Showing posts from September, 2017


I've been to another world! It's probably the closest I'll ever get to time travel...

...Thresholds is the brainchild of artist Mat Collishaw who's recreated the world's first public exhibition of photographs in Virtual Reality (VR). Lacock Abbey is a fitting venue seeing it's where the creator of those images - Fox Talbot - lived and many of the photographs he exhibited in 1839 were of the Abbey or plants in his garden.

Here you can see me all kitted up with battery back pack, wired for sound via the headphones, and peering into the blue screen of the VR headset. National Trust volunteer Bill is ready to guide me into the room where the action takes place... to take me over the threshold as it were.

Artist Mat Collishaw poses in the room where the VR magic happens. Before you get to this point you're guided up a slope and just as you enter the room, the screen suddenly changes from blue to another world. The room's layout is synchronised with the virtu…


I've often wondered whether a visit to GLEE would be worthwhile, so the call for blogger ambassadors at the event was a welcome opportunity. Was the trek up the NEC worth it? You bet - with jazz hands, an energetic dance routine, and knobs on.

GLEE is huge. There are 4 halls stuffed with 550 exhibitors showing all kinds of wares aimed at the garden retail industry. Naturally buyers are the key audience for this event, and as a result I feared bloggers wouldn't be made welcome. Happily that fear was unfounded, from the moment I presented my entrance ticket right up to closing time.

How to make sense of what's going on? Preparation is key. The GLEE website was an essential pre-read with lots of temptation, then I added some key headings I wanted to explore, such as 'funky pots' and The Great Green Wall Hunt. Finally I added some of my personal garden projects for next year, to see what the industry has to offer.

Even with that little lot to get through, I soon went …

Here comes the judge

I entered a new world at the weekend, courtesy of my friend Sally who invited me to judge the flower classes at Foxham Horse Show. After I said I'd love to, a little bit of jiggery-pokery ensued and I swiftly achieved promotion to fruit, veg AND flower classes.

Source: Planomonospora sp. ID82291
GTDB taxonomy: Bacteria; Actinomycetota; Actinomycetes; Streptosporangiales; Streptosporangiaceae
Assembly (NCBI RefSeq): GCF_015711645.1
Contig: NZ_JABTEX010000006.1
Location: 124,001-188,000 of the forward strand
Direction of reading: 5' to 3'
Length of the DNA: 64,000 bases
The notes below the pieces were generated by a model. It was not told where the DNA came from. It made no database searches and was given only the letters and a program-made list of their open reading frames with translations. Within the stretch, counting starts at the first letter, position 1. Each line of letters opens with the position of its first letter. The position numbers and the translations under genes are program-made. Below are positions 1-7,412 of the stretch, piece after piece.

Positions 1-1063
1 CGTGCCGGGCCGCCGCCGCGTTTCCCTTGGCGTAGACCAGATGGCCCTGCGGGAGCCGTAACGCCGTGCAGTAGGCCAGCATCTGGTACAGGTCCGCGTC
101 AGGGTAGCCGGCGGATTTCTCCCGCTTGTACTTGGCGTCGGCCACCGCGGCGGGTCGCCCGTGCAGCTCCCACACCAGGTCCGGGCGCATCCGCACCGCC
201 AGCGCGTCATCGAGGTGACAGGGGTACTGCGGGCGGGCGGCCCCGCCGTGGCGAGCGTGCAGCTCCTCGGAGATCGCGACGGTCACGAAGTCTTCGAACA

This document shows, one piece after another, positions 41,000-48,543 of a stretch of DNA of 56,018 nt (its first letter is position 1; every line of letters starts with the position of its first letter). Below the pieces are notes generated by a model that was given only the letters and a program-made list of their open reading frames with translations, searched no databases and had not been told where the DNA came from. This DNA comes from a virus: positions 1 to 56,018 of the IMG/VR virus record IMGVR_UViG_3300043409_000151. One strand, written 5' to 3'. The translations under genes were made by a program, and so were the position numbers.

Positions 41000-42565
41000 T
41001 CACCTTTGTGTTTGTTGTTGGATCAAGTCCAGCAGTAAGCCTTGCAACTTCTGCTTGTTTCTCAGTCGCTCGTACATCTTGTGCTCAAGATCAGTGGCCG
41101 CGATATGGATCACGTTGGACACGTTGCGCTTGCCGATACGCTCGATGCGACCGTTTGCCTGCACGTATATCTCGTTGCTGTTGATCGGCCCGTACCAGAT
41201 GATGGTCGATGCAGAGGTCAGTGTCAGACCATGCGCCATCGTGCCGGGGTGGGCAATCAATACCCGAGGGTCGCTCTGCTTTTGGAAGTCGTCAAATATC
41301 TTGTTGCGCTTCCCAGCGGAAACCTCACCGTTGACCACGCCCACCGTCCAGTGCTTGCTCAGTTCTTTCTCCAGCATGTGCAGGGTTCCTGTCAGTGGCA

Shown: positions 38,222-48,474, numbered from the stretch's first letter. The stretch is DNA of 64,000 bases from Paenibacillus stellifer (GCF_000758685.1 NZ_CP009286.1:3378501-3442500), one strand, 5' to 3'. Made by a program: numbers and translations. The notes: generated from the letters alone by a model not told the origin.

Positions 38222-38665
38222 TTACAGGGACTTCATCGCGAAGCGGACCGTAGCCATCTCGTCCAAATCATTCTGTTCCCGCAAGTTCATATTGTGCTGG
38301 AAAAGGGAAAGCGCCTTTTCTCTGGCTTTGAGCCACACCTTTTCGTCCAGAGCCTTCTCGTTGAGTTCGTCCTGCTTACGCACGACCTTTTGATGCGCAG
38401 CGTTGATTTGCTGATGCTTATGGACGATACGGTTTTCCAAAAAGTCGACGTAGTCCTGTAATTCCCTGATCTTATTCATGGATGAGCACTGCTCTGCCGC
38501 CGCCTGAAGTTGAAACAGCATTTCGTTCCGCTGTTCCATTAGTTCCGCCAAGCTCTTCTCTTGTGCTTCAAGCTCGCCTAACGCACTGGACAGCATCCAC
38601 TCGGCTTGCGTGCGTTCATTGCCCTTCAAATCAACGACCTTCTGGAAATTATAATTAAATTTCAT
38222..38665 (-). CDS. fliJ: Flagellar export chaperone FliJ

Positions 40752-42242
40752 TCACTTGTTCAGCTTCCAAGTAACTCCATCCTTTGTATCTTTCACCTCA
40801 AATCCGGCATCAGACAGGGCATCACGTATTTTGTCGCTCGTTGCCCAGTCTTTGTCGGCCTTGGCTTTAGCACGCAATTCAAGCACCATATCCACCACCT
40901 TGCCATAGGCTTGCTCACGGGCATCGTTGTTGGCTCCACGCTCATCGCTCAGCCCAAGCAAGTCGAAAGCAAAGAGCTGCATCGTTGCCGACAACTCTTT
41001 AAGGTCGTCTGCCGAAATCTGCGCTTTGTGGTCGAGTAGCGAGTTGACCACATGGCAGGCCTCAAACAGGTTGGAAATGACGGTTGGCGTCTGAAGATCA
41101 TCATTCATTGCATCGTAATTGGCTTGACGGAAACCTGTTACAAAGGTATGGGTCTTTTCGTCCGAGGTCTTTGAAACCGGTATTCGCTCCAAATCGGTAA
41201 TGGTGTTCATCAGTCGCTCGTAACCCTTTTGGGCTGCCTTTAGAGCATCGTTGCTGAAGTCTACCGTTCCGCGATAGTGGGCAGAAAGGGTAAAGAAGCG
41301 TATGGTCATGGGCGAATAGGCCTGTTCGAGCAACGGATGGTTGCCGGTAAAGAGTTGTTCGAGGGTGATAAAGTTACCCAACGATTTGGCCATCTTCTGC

I was totally unaware this event existed until Sally volunteered as show secretary this year. Not only does it exist, it celebrated its 30th birthday on Saturday. The horse show is the main raison d'etre with around 300 horses attending this year's competitions of all kinds. The produce classes were added a couple of years ago as a fun way of involving more people.

Foxham is a small village around 5 miles north of Chippenham. It's a pleasant drive which follows Maud Heath's Causeway for quite a way and goes through the hamlet of Kellaways. This is the source for the naming of the Kellaways Formation, a particular series of sands and clays from the Jurassic period.* It shows even a tiny dot on the map can ach…

Weekend Wandering: Chippenham's horse chestnuts

Chippenham has many stately horse chestnut trees, on our side of town in particular. Sadly all the ones I know of are heavily infested with leaf mining moth, and lend an early autumnal air to our townscape from July onwards. As the flowers of Aesculus hippocastanum bloom early enough to be unaffected, their candle-like blooms still make a welcome sight in spring.

It's a while since I wrote about this problem and at the time there was some hope in the shape of a parasitic wasp. Conker Tree Science led a citizen science project to see if  it could help to control moth infestations. Whilst there was indeed some impact, their results show it was insufficient to make the desired effect. Their research continues, as does research by the Forestry Commission.

Most online advice is reassuring about the moth's impact on tree health, and 2017 certainly looks a good year for conkers. I'd like to see some research conducted on the numbers produced, size and seed viability though.